There is a lot of shelter along the creek from Knapsack Pass to Deer Meadow especially when you get past that flat spot in the photo posted above. If he headed down to that spot, it may have been enticing to keep going a little further down because you can see the trees getting thicker and alcoves among the granite shelves. There are a couple places on the west side that can get cliffy on the way down, but there are ways to keep it class 2 without trying too hard. He may have researched possible ways to bail before the trip and that one would definitely be on my list of escape routes if the weather turned and I felt I couldn't get over Knapsack Pass in snow and ice. It's vaguely described in Secor's book and a couple places online.
However, it probably adds at least a day if planning to go back around to Dusy Basin and over Bishop Pass.
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Re: INYO-SEKI SAR / Overdue Hiker Search in Progress

Postby Kelbaker » Thu Oct 27, 2016 9:09 am

There is a nice rock cave just above were that picture was taken by Tunba that me and my 2 brothers took shelter during a brief storm in 2000.
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Re: INYO-SEKI SAR / Overdue Hiker Search in Progress

Postby maverick » Thu Oct 27, 2016 9:27 am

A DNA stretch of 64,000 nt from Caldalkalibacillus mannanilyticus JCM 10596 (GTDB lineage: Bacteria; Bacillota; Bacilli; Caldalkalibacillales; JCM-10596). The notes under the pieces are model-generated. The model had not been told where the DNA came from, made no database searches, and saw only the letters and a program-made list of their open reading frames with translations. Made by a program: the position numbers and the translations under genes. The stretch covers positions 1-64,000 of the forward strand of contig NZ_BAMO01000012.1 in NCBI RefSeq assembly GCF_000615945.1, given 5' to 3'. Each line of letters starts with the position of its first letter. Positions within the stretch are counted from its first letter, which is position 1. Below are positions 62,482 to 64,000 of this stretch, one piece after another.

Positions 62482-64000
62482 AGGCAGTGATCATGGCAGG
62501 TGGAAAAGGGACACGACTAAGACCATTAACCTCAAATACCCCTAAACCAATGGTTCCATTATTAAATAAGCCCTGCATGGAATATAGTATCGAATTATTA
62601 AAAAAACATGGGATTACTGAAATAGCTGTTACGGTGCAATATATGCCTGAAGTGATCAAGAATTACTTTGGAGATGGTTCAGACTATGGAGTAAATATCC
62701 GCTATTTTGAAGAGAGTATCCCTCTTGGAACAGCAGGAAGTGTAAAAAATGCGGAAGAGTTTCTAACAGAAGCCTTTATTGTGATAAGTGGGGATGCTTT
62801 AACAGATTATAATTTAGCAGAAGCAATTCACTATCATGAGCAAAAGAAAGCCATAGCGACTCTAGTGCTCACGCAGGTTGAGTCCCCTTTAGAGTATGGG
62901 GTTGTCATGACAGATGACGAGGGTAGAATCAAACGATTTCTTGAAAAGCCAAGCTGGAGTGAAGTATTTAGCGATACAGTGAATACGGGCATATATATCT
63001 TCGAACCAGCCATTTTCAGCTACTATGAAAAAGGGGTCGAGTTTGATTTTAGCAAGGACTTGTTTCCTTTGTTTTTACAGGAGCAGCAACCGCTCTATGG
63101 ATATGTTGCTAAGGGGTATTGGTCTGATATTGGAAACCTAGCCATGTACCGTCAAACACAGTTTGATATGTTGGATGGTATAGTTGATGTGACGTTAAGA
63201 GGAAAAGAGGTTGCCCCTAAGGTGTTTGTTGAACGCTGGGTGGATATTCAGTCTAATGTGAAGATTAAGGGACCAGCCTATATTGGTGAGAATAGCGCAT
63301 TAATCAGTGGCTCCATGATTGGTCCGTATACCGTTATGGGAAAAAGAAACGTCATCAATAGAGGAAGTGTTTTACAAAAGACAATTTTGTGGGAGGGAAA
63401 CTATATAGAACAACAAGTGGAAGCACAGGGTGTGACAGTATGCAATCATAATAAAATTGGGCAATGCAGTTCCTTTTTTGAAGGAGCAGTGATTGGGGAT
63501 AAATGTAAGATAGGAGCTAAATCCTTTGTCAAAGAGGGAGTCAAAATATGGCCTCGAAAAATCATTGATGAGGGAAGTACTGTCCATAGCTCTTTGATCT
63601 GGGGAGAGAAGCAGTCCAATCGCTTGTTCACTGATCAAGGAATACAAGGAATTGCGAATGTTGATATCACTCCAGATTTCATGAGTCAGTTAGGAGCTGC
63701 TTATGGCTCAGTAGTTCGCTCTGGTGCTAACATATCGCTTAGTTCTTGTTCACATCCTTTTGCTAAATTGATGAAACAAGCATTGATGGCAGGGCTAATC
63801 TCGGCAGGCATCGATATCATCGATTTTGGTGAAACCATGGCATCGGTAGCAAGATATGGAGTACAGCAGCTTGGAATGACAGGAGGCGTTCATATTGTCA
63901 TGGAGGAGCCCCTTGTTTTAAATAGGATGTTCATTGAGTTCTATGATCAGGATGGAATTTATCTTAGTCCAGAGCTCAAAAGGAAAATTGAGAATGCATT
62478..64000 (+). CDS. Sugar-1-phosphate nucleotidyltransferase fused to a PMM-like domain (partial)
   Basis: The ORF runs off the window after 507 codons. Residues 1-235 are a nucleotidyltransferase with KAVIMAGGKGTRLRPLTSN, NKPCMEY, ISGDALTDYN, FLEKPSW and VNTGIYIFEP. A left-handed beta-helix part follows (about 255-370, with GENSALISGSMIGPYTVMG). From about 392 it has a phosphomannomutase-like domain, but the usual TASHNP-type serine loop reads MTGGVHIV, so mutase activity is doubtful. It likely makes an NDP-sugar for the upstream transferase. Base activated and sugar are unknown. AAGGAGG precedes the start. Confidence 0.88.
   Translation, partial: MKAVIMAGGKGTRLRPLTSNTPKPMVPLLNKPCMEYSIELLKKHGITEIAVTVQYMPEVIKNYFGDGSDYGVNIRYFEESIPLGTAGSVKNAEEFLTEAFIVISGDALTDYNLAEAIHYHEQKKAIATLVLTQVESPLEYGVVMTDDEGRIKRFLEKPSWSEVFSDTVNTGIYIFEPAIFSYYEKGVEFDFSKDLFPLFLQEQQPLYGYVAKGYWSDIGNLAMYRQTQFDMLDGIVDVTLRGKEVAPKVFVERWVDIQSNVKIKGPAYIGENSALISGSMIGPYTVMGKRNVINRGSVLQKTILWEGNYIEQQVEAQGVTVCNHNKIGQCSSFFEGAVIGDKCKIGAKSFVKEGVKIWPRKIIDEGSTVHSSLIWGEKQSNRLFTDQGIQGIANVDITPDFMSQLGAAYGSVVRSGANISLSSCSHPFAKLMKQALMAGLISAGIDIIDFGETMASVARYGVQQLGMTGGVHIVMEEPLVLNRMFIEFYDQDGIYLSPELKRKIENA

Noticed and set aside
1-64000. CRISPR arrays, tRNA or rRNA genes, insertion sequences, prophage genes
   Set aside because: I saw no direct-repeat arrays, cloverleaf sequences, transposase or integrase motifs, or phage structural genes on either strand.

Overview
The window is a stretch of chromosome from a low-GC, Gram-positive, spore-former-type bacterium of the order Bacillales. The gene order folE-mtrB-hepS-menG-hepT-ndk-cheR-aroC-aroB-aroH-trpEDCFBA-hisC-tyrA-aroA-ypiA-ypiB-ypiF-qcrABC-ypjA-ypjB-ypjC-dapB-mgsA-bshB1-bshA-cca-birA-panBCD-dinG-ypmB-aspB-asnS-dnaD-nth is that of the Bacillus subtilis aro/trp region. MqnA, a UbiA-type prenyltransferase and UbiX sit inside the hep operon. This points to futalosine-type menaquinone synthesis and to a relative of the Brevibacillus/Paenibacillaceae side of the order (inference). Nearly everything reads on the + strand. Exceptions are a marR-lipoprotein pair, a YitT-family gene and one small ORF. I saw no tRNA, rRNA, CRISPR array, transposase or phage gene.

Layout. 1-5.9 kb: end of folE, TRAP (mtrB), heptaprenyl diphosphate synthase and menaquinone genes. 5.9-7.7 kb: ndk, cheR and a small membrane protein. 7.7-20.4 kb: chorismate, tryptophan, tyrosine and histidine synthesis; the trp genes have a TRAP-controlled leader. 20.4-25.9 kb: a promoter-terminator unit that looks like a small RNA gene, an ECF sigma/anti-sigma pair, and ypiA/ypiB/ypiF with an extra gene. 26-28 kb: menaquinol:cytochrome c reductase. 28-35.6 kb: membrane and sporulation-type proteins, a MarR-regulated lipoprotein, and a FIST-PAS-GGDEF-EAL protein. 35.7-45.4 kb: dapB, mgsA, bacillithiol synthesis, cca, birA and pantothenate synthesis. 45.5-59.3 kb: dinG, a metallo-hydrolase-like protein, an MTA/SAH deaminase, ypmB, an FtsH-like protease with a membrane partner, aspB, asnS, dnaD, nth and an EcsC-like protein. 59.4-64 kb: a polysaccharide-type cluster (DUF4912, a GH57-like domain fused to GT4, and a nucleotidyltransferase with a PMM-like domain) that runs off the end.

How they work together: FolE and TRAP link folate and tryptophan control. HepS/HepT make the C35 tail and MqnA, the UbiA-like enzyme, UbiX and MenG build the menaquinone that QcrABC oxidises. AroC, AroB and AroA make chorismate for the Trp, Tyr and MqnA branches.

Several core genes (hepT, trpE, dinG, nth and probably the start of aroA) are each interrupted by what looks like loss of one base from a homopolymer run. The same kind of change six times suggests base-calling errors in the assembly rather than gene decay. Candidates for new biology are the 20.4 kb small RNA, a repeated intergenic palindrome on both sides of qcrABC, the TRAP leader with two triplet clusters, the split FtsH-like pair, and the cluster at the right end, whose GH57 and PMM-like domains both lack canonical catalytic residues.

Thank you, great input so-far everyone, keep the ideas coming. Many of us here have been to these basins many times in the past, some us have also been caught in a nasty weather and have had to improvise to survive, bringing this experience and the knowledge of the areas in question to the table, may help in locating Robert.

PS I have been up and down from Barrett Lakes to Deer via the creek, it is a easy class 2, and the woodsy section before the start of the steeper decent down towards Deer as a location to hold up during a storm (as I have before), has been passed on already to SAR.
I don't give out specific route information, my belief is that it takes away from the whole adventure spirit of a trip, if you need every inch planned out, you'll have to get that from someone else.

Have a safer backcountry experience by using the HST ReConn Form 2.0, named after Larry Conn, a HST member: http://reconn.org
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SEKI SAR Map Update 10/27

Postby maverick » Thu Oct 27, 2016 10:59 am

Here is the newest map of the recently searched area.
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I don't give out specific route information, my belief is that it takes away from the whole adventure spirit of a trip, if you need every inch planned out, you'll have to get that from someone else.

Have a safer backcountry experience by using the HST ReConn Form 2.0, named after Larry Conn, a HST member: http://reconn.org